The past decade has been a story of handing over privacy in return for utility, and certainly in recent history consumers have been willing to have that utility be supported by ads in exchange for their personal loves, likes, and shares.
The Voice-First revolution is pushing that value exchange even further, now asking not just for your data, but your voice and with devices like Facebook’s entrant into the market, Facebook Portal — asking for your face via video chat as well.
So the question has to be — are consumers willing to let Facebook’s camera into their living room?
Facebook portal, currently only available in the US uses Amazon Alexa for it’s voice assistant, rather than Facebook’s own “M” assistant found in Facebook Messenger.
The Portal devices themselves carry many of the design tropes of the Amazon Echo Show and Google Home Hub devices and the smaller of the Portal range also sell at a similar price point.
You could argue that Facebook should be better placed than Amazon’s own offering, to deliver on the utility of video calling, messaging and their newly announced gaming platform for Portal.
But they face the fundamental issue of being a Facebook product.
Since the Cambridge Analytica scandal of 2015/16 Facebook’s reputation have been significantly damaged, and whilst the overspill of the privacy issues haven’t overspilled into the reputation of their non-blue-badge products like WhatsApp and Instagram, Portal seems to carry a lot of the Palo Alto data-leaky baggage.
In the past couple of weeks I’ve been touring the fall/winter season of conferences in the UK — and in every room where I’ve asked: “would you let Facebook have a camera in your house?”.
The resounding response has been hell no.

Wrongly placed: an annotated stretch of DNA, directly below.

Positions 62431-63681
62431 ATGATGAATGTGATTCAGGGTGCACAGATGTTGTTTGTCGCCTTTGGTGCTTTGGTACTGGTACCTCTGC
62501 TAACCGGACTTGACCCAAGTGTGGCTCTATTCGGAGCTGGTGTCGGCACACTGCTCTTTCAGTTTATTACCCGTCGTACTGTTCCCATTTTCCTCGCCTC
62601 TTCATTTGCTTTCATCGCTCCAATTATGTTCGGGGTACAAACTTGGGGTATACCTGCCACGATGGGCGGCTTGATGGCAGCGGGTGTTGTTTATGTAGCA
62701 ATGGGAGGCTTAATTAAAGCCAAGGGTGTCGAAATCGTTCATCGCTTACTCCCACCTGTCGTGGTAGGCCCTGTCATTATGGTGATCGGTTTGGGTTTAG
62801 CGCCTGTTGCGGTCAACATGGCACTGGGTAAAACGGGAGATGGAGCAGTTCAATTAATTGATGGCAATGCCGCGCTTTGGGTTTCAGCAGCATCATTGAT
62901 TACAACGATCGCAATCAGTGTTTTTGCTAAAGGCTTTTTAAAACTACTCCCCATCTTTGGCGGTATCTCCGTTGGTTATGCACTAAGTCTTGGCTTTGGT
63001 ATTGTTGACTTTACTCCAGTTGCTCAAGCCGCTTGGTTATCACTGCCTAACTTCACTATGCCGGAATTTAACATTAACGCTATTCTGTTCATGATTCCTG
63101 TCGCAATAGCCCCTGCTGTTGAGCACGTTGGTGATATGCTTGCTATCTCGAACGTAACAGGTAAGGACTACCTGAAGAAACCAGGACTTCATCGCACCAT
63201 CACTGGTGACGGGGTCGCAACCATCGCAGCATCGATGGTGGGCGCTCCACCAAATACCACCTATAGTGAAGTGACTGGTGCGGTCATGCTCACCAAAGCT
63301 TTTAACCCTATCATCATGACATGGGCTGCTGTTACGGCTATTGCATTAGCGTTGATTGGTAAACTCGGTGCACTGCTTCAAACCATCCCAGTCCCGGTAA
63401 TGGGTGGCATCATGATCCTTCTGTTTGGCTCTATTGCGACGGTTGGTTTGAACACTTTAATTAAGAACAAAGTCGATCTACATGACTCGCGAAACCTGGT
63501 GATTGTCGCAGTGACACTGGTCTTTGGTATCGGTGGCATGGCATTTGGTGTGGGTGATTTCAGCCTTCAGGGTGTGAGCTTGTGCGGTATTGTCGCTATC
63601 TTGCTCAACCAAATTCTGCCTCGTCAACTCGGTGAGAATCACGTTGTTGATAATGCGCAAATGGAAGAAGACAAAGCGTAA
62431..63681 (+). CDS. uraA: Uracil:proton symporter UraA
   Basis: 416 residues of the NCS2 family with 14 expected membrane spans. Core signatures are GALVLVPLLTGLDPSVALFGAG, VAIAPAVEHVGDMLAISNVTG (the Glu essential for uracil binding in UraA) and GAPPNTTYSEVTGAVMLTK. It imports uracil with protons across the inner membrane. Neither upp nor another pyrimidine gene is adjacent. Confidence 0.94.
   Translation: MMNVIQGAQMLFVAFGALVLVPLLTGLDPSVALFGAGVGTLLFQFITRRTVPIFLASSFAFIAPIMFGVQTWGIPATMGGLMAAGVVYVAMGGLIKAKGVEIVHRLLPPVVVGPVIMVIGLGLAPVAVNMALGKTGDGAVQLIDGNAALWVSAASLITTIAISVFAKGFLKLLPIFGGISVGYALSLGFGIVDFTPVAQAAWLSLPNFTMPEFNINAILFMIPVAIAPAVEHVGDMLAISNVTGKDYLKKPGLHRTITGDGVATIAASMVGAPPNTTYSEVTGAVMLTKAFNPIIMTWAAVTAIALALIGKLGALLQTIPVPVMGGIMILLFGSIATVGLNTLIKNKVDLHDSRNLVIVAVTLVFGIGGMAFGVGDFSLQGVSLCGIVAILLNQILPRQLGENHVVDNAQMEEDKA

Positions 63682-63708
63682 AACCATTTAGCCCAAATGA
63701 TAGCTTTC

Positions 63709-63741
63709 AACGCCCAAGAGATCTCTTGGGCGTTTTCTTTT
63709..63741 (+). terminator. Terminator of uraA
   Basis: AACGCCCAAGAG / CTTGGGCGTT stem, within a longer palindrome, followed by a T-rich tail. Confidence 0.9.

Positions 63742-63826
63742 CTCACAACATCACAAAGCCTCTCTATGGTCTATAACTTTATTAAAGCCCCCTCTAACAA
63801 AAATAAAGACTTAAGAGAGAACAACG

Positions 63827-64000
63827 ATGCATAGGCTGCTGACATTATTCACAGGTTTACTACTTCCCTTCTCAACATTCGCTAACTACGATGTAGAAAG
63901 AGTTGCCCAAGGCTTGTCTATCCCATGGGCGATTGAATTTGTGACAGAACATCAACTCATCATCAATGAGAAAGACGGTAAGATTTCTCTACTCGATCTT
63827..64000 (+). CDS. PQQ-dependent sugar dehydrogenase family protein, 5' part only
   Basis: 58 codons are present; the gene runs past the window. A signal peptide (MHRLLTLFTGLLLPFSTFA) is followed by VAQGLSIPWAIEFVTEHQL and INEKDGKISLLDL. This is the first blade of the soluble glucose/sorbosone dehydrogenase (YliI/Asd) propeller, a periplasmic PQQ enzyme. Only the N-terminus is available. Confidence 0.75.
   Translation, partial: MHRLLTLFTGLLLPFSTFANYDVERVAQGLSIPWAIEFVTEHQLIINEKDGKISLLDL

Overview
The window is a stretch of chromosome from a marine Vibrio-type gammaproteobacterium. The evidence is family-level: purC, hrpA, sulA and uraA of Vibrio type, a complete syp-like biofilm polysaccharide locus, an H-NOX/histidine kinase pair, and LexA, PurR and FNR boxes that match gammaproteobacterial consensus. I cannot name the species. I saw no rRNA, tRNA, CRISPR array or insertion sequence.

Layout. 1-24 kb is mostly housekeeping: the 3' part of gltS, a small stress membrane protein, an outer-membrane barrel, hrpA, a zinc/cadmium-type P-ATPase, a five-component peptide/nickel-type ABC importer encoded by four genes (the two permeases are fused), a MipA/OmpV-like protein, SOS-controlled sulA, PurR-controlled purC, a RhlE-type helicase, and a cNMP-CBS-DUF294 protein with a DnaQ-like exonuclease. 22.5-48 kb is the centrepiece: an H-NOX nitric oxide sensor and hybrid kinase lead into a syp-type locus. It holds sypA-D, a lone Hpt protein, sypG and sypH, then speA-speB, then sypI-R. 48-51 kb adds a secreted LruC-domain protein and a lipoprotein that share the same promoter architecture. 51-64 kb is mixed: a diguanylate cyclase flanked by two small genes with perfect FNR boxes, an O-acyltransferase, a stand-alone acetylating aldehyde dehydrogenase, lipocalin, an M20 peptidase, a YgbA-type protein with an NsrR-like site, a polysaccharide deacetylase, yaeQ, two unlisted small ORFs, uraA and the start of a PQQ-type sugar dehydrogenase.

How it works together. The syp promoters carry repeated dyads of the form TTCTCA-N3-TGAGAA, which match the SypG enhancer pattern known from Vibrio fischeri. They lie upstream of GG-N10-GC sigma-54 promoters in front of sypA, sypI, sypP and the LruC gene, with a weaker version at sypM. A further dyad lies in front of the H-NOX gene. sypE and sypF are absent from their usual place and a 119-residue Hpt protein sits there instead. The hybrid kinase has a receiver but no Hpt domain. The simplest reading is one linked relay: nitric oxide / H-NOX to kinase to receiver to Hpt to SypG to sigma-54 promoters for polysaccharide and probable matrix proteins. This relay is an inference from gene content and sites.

Now as unscientific as this is, it seems a worryingly accurate prediction for how the device could do when / if it comes to European markets in 2019.
So who are you willing to let “see” into your home?
All of the major smart home manufacturers are banking on the fact that you trust Amazon and Google with a lot of your personal data as it is, and using that base you would be willing to let them into your home.
With Google’s Nest Product Line and Amazon’s acquisition of ring doorbells, it’s clear the major players are aggressively fighting to own the visual access to the home.
The consumer reality is that if we want a truly connected, autonomous and enabled future, we need to be willing to give yet more privacy over in return for true utility.
If we want packages to be dropped off when we want them, our fridges to know what groceries we need, and be able to check on our elderly relatives with ease — we need more sensors, cameras, microphones and devices in homes, not less.
2019 will be the year where this new privacy for utility exchange will be turly put to the test with new regulations coming into force, EU regulators putting pressure on the biggest companies in the world to be more transparent and true consumer adoption of voice-first devices.
But for now at least letting Facebook’s camera into your living room may be a step too far.